Convicted murderer’s libel action fails

Claim struck out as an abuse of process

A man serving a 22 year minimum sentence for the murder of a woman during an armed robbery has had his libel claim struck out.

Peter Williams issued a claim in relation to an article published in the Daily Mirror in August 2007 in which he alleged he had been identified as a police informant and as a ‘henchman’ of another convicted criminal, Colin Gunn.

MGN, the publisher of the Daily Mirror, applied to have the claim struck out on the grounds that the police informant allegation was not capable of being defamatory and that any claim based on the henchman meaning would be an abuse of process as the Claimant would be unable to show that a ‘real and substantial’ tort had been committed as required under the principles identified by the Court of Appeal in Jameel (Yousef) v Dow Jones Inc [2005] QB 946. In addition, MGN sought summary judgment on the issue of limitation, arguing that the entire claim was time-barred.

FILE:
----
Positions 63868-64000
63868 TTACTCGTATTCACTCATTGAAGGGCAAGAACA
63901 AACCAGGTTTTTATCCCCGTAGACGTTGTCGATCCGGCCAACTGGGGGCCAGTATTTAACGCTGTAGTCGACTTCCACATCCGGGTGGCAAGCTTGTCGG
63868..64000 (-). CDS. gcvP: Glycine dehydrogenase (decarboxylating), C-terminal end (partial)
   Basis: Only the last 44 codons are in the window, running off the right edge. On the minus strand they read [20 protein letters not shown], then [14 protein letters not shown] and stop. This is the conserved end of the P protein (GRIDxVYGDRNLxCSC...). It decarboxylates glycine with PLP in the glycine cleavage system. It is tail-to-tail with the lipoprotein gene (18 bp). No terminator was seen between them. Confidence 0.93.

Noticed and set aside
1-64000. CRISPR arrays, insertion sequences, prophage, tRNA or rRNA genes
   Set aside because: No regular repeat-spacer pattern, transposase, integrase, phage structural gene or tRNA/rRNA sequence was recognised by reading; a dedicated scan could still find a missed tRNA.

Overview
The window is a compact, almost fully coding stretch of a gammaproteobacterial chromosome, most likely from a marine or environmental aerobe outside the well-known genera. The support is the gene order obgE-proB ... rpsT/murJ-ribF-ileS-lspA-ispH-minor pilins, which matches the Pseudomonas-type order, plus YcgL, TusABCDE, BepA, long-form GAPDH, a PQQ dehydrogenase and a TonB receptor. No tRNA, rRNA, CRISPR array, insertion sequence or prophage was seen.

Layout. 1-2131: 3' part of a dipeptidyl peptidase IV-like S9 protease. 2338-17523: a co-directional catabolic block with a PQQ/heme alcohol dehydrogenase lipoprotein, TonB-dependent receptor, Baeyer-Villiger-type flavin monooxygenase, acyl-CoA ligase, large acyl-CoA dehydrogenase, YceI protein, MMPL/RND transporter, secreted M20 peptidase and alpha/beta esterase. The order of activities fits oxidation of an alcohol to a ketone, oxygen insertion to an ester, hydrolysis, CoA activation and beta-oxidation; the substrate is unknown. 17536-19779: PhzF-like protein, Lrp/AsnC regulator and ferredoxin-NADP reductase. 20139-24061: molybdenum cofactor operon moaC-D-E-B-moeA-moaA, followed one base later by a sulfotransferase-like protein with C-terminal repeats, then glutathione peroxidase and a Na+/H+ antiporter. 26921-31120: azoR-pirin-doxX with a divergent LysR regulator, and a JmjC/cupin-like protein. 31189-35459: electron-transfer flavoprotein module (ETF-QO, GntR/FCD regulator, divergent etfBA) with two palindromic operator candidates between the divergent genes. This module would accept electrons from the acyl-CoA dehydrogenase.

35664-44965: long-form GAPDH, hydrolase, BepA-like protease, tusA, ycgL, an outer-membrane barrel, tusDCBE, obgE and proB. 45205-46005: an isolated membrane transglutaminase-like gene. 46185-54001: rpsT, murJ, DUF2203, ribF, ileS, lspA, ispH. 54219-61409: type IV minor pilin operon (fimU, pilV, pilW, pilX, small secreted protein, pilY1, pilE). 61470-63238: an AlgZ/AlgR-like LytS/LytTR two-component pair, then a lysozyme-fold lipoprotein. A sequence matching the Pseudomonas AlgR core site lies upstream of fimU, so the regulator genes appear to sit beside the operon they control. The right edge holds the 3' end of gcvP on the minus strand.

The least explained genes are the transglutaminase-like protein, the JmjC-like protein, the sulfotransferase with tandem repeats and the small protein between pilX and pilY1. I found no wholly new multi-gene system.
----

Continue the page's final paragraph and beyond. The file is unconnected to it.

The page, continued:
Mr Justice Eady held that it was plain from the authorities that as a matter of public policy the allegation that Mr Williams was a “grass” was incapable, in the present context, of bearing a defamatory meaning.

Eady J also upheld the application based on abuse of process, stating: “I have come to the conclusion that this is one of those cases where it is right for the court to rule, having regard to the claimant’s background and serious criminal convictions, that it would be inappropriate to regard the article in the Daily Mirror and its references to him as constituting a ‘real and substantial tort'”

On the limitation issue, Eady J ruled that the claim was clearly brought out of time, and there was no reason why the court would exercise its powers under s32A of the Limitation Act 1980 to disapply the limitation period.

5RB‘s Victoria Jolliffe (instructed by Davenport Lyons) acted for the Defendant.

Click here for the case report and full judgment.